In Reflections: The Life, Writings and History of Geneva Mae Thomas Bridgford (2012), compiled by her daughter, Bonnie Bridgford Good, there’s the story of 18 year old Geneva and her friend going to the big city to attend Miss Brown’s Training School in Milwaukee. The year was 1928, and the two young ladies stayed at the Methodist Boarding School House on 11th and State — under watchful eyes.
The spinster owners of the boarding school took their responsibility of chaperoning the young women quite seriously. The older women at work (ranging in age from 25 to 40) also felt a need to mother them, and warn them of the dangers in the city. As a vent to her frustration, Mother wrote the following poem:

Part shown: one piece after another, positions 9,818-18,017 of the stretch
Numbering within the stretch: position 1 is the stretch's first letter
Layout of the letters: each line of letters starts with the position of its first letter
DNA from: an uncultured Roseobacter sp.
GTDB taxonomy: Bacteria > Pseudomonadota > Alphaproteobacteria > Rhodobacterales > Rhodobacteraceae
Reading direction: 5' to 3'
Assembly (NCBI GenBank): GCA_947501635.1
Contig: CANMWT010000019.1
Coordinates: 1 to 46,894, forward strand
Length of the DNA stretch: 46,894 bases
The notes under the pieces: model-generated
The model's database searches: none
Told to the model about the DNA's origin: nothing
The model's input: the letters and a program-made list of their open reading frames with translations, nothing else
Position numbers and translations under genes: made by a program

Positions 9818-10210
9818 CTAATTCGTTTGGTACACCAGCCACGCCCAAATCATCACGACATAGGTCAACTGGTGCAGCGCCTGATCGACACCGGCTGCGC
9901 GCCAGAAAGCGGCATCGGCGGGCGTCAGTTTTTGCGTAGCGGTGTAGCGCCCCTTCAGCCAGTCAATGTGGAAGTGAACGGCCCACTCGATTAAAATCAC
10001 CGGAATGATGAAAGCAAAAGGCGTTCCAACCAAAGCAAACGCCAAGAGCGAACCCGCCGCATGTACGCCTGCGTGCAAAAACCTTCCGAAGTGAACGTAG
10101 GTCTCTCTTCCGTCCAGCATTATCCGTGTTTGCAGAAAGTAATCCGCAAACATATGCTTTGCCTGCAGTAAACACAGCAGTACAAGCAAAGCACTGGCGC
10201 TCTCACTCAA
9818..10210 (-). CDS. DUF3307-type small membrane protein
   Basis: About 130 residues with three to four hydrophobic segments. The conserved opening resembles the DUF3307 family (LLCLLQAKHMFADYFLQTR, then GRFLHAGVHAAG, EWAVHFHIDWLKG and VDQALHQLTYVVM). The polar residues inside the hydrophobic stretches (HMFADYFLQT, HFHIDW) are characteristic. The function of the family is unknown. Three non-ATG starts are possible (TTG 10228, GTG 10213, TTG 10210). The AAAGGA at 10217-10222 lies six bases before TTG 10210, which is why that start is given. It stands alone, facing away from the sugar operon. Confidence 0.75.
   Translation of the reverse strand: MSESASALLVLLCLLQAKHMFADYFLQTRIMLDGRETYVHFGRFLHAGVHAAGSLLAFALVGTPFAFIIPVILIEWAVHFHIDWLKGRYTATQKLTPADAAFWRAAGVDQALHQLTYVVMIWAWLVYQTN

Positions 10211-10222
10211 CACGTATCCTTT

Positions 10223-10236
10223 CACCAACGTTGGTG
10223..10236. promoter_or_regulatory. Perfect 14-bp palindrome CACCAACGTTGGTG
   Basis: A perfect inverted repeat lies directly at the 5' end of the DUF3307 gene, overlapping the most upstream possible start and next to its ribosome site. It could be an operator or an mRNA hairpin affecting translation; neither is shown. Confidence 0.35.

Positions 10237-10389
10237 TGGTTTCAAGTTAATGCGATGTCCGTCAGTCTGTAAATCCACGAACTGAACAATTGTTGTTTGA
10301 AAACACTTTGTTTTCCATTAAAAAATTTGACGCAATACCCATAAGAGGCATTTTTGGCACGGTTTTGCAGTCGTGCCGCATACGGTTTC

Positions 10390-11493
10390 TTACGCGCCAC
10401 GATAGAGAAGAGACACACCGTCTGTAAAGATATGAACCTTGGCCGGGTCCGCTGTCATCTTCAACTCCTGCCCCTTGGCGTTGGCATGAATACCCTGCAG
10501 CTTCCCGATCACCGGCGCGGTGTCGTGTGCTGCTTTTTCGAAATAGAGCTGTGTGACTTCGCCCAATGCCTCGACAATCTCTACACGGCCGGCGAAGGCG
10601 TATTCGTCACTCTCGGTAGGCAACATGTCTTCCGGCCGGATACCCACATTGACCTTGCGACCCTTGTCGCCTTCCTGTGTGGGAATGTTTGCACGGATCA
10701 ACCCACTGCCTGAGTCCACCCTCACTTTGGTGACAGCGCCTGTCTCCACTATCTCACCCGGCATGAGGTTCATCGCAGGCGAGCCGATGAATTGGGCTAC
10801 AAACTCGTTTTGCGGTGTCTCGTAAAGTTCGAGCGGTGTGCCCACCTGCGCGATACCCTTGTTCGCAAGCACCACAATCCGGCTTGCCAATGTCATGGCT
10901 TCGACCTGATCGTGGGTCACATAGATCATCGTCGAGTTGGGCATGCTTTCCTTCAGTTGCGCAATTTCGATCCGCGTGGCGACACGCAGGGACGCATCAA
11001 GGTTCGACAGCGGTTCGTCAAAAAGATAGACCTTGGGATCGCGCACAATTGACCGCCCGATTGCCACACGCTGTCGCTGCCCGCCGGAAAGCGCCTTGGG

Tell me not in mournful numbers
Of the habits of old maids.
Well I know their every weakness
How their beauty wanes and fades.
They are old, they are ugly
And their hearts though staunch may fail;
For they shake and they quiver at the coming of a male.
They surround me, jeopardize me
These old maids of whom I write.
At my home and at my office
They boss me with all their might.
I’m rebelling, I won’t stand it!
And I’m very sure of this,
If I can prevent it
My name won’t always start with Miss